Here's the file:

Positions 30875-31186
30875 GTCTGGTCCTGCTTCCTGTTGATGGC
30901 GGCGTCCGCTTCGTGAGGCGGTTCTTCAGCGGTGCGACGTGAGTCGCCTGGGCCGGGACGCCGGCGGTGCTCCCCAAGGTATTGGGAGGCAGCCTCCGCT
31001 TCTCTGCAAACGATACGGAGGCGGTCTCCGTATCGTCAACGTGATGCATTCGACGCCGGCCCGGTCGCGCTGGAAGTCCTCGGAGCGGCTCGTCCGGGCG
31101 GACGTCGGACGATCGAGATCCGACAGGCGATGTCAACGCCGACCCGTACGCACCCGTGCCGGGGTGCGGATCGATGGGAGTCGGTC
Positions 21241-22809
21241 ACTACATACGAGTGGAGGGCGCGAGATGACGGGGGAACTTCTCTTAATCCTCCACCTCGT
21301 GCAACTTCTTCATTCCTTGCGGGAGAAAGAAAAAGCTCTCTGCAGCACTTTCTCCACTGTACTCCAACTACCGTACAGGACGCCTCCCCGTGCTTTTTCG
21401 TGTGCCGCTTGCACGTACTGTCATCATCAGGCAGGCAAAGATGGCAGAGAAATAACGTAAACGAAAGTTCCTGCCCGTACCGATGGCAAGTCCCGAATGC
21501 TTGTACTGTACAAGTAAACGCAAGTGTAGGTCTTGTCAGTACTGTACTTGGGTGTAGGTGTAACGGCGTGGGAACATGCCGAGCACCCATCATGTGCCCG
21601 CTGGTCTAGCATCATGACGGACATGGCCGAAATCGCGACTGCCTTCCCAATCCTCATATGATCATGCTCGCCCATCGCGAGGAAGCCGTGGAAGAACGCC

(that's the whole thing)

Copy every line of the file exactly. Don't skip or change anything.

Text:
Positions 30875-31186
30875 GTCTGGTCCTGCTTCCTGTTGATGGC
30901 GGCGTCCGCTTCGTGAGGCGGTTCTTCAGCGGTGCGACGTGAGTCGCCTGGGCCGGGACGCCGGCGGTGCTCCCCAAGGTATTGGGAGGCAGCCTCCGCT
31001 TCTCTGCAAACGATACGGAGGCGGTCTCCGTATCGTCAACGTGATGCATTCGACGCCGGCCCGGTCGCGCTGGAAGTCCTCGGAGCGGCTCGTCCGGGCG
31101 GACGTCGGACGATCGAGATCCGACAGGCGATGTCAACGCCGACCCGTACGCACCCGTGCCGGGGTGCGGATCGATGGGAGTCGGTC
Positions 21241-22809
21241 ACTACATACGAGTGGAGGGCGCGAGATGACGGGGGAACTTCTCTTAATCCTCCACCTCGT
21301 GCAACTTCTTCATTCCTTGCGGGAGAAAGAAAAAGCTCTCTGCAGCACTTTCTCCACTGTACTCCAACTACCGTACAGGACGCCTCCCCGTGCTTTTTCG
21401 TGTGCCGCTTGCACGTACTGTCATCATCAGGCAGGCAAAGATGGCAGAGAAATAACGTAAACGAAAGTTCCTGCCCGTACCGATGGCAAGTCCCGAATGC
21501 TTGTACTGTACAAGTAAACGCAAGTGTAGGTCTTGTCAGTACTGTACTTGGGTGTAGGTGTAACGGCGTGGGAACATGCCGAGCACCCATCATGTGCCCG
21601 CTGGTCTAGCATCATGACGGACATGGCCGAAATCGCGACTGCCTTCCCAATCCTCATATGATCATGCTCGCCCATCGCGAGGAAGCCGTGGAAGAACGCC